Monday, September 17, 2007

Playlist: Today’s word is ‘motherfucker’

Author and filmmaker Nelson George plans to shoot a documentary this fall about “the life and times of the word ‘Motherfucker.’ ”

As he announced on his blog in July: “I’m looking for stories, songs, novels and personal memories of the word.” (Hat-tip: Rock & Rap Confidential.)

Very cool concept, Nelson. So here’s five motherfuckin’ cuts from my personal stash. (If anybody else has some motherfuckin’ recommendations, put them in the comments section.)

Now, click on the song titles below to hear the tracks on my Vox blog. (NSFW... MF)

1. “The Dirty Dozen” – Jelly Roll Morton

This one might rock your world a little bit. Jelly Roll Morton was a founding father of jazz. In 1938, folklorist Alan Lomax recorded extensive interviews with Morton for the Library of Congress... an oral history of the music’s early days.

Those interviews are now available on an 8-CD box set from Rounder Records – “Jelly Roll Morton: The Complete Library of Congress Recordings.”

The Lomax recordings include this demonstration of a raucous, filthy ditty which Morton says he first heard in Chicago around 1908.

2. “Nuclear War” – Sun Ra

Sonny cracks me up.

3. “Dolemite” – Rudy Ray Moore

Comedian Rudy Ray Moore’s 1970 LP “Eat Out More Often” was a turning point in the history of the word “motherfucker.” The track “Dolemite” alone smashed all record-industry taboos regarding America’s dirtiest cuss word.

This album – and its wild success – allowed Richard Pryor to step up and do his thing on wax, no holds barred.

4. “Shit, Damn, Motherfucker” – D’Angelo

Whatever happened to that motherfucker D’Angelo?

5. “Sexy M.F.” – Prince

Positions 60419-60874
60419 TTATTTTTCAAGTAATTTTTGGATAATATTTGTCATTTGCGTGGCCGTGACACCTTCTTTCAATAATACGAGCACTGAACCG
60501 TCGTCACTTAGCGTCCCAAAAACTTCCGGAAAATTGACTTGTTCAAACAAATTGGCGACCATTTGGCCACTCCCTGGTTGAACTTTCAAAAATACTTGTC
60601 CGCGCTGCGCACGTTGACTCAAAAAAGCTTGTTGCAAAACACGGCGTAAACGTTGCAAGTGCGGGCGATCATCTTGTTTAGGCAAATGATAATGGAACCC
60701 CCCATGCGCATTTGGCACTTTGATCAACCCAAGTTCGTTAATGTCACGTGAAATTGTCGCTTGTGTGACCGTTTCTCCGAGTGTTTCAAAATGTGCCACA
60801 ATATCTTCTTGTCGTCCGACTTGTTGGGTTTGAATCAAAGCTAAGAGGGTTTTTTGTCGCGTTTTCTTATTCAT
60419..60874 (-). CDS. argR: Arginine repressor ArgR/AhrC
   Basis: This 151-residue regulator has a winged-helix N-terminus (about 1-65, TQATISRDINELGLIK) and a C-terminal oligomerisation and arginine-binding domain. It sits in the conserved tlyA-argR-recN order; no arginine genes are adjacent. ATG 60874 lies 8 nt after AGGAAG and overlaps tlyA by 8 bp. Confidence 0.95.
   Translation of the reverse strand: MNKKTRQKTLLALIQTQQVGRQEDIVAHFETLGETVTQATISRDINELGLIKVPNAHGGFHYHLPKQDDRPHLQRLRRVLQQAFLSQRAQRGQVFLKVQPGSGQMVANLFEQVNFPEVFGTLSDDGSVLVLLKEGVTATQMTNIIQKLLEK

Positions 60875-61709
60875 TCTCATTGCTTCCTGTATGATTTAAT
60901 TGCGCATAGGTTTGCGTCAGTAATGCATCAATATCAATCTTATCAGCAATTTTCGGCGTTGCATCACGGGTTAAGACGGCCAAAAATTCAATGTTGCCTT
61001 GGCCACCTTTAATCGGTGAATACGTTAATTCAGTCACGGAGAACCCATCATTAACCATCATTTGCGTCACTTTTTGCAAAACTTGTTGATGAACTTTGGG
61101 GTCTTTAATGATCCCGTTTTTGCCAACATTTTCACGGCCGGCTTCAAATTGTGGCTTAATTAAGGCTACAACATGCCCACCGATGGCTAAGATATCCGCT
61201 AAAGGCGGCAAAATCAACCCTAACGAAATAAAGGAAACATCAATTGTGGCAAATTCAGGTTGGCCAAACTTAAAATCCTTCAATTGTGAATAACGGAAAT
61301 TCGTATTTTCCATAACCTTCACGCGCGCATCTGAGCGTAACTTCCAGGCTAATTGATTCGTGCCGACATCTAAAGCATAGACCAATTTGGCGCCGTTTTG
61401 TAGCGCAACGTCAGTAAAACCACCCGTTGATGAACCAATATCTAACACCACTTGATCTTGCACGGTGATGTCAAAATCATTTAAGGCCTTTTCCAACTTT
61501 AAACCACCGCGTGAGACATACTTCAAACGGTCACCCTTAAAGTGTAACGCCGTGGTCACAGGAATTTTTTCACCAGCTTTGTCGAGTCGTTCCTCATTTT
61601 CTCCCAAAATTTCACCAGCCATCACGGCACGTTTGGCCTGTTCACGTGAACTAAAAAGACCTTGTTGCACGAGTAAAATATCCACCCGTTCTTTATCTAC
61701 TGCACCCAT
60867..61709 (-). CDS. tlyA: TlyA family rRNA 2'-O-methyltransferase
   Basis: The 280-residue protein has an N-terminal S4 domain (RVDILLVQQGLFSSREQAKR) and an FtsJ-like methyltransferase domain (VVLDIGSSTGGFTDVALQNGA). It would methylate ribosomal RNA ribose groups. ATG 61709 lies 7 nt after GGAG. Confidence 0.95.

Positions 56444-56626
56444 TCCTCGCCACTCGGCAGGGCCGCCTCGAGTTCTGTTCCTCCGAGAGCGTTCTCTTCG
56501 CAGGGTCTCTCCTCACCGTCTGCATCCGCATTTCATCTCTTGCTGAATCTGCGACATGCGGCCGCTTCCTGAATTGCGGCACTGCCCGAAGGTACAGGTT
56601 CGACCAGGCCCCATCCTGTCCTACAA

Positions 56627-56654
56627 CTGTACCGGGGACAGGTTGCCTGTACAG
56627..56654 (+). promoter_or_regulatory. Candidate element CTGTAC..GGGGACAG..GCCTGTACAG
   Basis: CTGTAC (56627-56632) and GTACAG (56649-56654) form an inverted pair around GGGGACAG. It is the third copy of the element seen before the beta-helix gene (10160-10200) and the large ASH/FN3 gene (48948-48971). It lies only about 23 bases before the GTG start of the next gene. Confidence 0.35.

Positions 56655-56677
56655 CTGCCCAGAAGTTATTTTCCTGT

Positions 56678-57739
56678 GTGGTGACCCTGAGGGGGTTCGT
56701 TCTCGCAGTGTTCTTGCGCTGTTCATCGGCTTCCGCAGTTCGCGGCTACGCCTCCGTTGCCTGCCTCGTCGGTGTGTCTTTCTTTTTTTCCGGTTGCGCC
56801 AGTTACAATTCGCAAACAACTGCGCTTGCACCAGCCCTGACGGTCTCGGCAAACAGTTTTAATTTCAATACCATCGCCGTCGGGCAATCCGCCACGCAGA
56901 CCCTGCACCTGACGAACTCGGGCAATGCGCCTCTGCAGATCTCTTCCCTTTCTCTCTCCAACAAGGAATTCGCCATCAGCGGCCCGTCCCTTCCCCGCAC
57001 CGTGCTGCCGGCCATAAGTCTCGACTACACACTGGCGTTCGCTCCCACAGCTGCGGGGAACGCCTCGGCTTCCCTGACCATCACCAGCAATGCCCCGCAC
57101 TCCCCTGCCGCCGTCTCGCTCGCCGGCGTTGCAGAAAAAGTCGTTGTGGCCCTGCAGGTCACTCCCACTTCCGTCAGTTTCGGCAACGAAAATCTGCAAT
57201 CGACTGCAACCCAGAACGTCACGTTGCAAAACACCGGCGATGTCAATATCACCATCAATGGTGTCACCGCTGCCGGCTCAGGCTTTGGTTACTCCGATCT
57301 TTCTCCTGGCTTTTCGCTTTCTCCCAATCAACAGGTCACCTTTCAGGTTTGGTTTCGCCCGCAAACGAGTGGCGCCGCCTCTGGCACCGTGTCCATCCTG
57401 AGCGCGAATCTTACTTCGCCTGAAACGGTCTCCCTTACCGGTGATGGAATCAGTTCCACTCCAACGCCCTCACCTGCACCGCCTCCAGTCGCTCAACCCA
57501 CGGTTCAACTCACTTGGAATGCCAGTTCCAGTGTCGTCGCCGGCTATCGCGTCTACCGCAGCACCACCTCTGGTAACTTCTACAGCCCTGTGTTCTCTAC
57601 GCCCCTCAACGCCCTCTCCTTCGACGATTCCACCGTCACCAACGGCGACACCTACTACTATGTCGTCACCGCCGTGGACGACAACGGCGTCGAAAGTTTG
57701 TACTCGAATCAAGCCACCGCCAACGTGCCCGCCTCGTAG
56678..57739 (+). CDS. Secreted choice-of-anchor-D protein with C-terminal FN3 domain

Prince can’t rap for shit. But he is a sexy motherfucker.

17 comments:

bumpster said...

Motherfucker has many uses and meanings. Just like 'dude' in a way. The way you say the motherfucker informs one's intent, state of mind, and affect. It is a very useful mo'fuckin' word. I, however, lean toward the word cunt as being the most offensive word in our language. Not very useful or versatile.

dez said...

--"High-Fiving MF" by Local H

--George Carlin's "Seven Words" bit

--"Word to the motherfucker!" (N.W.A., I think)

DeAngelo Starnes said...

I remember the first time I heard Sun Ra's "Nuclear War." I died laughing. But it was his attempt to get radio play.

CJB said...

More Dolemite!!!!

I have a DVD of one of his live shows(in Rudy Ray's later years..) It features a nine minute intro, some baffling profanity, and he urges the fans to buy his album and souvenier back scratchers in the lobby.

neptune said...

This is hilarious (and educational!). The mf word is one that I never use personally but with a little shame I must admit that this sound is what I use for one of my e-mail notifiers. It's from the movie "Eurotrip" and for some reason it reminds me of Garrett Morris from the early days of SNL.

Eric said...

I think special notice has to go to Flavor Flav (or was it Chuck D?) in "Fight the Power" for using the very rare active predicate form of the verb, with the statement "Motherfuck him and John Wayne."

Bryan Wilhite said...